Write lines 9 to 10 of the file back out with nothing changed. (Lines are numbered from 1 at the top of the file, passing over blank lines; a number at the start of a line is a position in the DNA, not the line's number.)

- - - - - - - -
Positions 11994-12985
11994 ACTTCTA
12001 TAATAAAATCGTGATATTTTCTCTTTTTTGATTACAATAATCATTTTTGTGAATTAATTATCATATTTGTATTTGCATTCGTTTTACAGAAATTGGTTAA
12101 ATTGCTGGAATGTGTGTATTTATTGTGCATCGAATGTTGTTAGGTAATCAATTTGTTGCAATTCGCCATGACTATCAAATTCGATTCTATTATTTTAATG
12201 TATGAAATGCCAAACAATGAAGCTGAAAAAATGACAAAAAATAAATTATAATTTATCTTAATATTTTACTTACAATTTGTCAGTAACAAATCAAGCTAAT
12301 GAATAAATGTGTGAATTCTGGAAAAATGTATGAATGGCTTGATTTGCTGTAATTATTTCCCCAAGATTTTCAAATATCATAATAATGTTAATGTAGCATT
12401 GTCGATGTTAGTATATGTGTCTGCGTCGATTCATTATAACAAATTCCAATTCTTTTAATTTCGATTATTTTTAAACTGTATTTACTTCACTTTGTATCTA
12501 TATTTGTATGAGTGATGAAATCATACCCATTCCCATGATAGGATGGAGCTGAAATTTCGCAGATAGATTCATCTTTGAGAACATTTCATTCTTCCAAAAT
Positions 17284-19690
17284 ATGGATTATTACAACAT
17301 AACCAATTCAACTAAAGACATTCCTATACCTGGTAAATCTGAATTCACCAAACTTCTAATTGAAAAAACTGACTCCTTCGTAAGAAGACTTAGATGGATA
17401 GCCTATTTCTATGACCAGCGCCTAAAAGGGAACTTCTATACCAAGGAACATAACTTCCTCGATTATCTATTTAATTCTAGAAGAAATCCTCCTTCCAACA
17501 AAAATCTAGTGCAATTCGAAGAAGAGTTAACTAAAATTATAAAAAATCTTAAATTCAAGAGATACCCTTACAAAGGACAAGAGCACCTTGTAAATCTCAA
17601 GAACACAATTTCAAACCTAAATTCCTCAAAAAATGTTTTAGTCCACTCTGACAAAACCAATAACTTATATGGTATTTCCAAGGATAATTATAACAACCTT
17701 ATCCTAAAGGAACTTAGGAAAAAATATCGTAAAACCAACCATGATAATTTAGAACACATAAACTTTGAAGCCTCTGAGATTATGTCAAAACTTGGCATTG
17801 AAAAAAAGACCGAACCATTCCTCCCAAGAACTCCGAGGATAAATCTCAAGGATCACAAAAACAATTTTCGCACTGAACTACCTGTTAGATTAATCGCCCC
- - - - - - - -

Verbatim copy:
Positions 17284-19690
17284 ATGGATTATTACAACAT